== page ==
Adam Welz's Weblog

Reality and Copenhagen: 18 December 2009

Posted in ALL BLOG POSTS, ALL PUBLISHED WORK, nature & environment by adamwelz on December 18, 2009

Hi All

here is an op-ed I wrote for this week’s Mail & Guardian (South Africa).

REALITY AND COPENHAGEN

On the outskirts of Copenhagen, in a massive, featureless exhibition centre next to a single giant, iconic wind turbine, the future of the world is being decided. Or so we’re told.

The Bella Center is the heart of the 15th Conference of the Parties, or COP15, the climate conference where an international deal on curbing the output of greenhouse gases – and the vast amount of money that will be needed to accomplish that – is supposed to be decided.

COP15 at Bella fits the image of a large, but ordinary, conference or trade show.

And the negotiations going on inside are very large, but otherwise ordinary. There’s an alphabet soup of negotiating blocs – the LDC bloc, the G20, the G77 + China, AOSIS, EU and so on. Each bloc tries to hold together, big countries bully small ones, small ones fight back. There are prolonged arguments over single lines of text and a lot of repressed emotion.

Washing over the whole show is a river of ever more impressive numbers – how many millon hectares of forest are burned annually, how many gigatons of carbon are emitted, how many hundreds billions of dollars will be needed to save us and how many heads of state are coming into town – is it 129 or 130?

It all looks and sounds very important.

But only two very simple numbers really matter here, and only two parties really need to be negotiated with.

The first number is the number of degrees Celsius the atmosphere is going to warm. The second is the atmospheric greenhouse gas concentration – in parts per million — that will determine those degrees C of warming.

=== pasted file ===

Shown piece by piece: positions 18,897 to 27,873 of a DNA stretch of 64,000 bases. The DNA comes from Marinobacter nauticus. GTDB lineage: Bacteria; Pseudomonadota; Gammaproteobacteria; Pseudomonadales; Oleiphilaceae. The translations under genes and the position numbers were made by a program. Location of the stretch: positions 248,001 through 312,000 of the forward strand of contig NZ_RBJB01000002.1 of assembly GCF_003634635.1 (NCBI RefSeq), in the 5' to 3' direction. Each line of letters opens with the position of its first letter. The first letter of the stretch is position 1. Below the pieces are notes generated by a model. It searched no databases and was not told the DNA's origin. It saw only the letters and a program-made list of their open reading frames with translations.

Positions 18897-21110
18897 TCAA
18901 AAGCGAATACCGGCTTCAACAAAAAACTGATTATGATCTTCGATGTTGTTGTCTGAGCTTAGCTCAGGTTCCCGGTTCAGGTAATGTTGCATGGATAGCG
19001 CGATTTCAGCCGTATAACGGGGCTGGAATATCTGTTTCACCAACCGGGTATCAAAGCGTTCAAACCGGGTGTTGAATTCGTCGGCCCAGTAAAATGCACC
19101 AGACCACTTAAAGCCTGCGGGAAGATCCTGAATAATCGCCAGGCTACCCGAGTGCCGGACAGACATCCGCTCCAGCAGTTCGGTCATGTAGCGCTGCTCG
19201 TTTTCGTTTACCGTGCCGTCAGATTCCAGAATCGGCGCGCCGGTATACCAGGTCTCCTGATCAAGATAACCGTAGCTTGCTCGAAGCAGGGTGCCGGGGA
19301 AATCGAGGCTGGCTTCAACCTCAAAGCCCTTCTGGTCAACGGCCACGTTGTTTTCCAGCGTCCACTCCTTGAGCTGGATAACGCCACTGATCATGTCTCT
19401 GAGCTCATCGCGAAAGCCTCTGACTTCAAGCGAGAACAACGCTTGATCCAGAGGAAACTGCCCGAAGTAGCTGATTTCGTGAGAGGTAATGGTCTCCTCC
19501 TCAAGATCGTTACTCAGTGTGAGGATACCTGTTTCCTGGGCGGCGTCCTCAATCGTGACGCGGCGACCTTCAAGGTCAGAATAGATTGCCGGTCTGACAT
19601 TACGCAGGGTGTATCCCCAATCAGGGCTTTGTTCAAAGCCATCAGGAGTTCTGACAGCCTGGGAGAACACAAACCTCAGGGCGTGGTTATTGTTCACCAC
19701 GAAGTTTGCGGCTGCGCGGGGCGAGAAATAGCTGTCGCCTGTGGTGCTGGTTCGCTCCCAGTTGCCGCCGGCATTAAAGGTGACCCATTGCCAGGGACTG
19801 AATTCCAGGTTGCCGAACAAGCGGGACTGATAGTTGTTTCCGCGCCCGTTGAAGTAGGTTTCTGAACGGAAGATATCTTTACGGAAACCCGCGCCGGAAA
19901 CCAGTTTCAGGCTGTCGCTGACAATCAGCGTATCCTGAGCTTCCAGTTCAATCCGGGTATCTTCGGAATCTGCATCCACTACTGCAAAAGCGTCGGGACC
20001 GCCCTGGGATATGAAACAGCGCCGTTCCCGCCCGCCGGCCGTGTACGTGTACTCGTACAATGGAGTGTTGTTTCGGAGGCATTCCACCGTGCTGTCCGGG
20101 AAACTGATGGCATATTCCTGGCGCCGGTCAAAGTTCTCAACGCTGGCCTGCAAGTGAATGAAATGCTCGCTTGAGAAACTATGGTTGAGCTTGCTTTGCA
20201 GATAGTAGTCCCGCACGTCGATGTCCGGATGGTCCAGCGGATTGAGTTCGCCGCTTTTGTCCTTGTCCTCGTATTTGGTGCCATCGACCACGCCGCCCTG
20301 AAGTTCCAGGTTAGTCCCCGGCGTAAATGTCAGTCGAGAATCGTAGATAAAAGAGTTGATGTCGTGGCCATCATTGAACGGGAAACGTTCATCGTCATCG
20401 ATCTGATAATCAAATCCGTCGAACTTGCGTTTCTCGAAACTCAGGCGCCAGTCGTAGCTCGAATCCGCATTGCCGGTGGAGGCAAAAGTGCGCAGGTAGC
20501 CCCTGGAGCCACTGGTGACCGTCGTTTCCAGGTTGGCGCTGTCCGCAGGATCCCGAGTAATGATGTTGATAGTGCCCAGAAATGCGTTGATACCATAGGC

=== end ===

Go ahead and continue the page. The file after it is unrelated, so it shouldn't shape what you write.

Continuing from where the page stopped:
The negotiating parties that can’t be avoided are two very experienced, battle-hardened bruisers called Physics and Chemistry.

The tough thing about Physics and Chemistry is that they don’t actually negotiate. They tell you what you can do, where you can stand, whether you’re going to live or die and that’s that. Discussions with Physics and Chemistry are over before they’ve begun.

Atmospheric science institutes have spent hundreds of millions of dollars figuring out what the physics and chemistry of global warming are, and what this means for the planet’s ecology and us. After all, if your opponent wins every time, it’s wise to figure out the rules by which she operates so you can arrange your life accordingly.

The scientific understanding of global warming, like that of everything else, is constantly progressing.

A few years ago, when the last Intergovernmental Panel on Climate Change report was released, an atmospheric carbon concentration of 450 parts per million (ppm) was considered the safe upper limit. This would lead to two degrees C of warming above pre-industrial levels averaged out over the whole globe.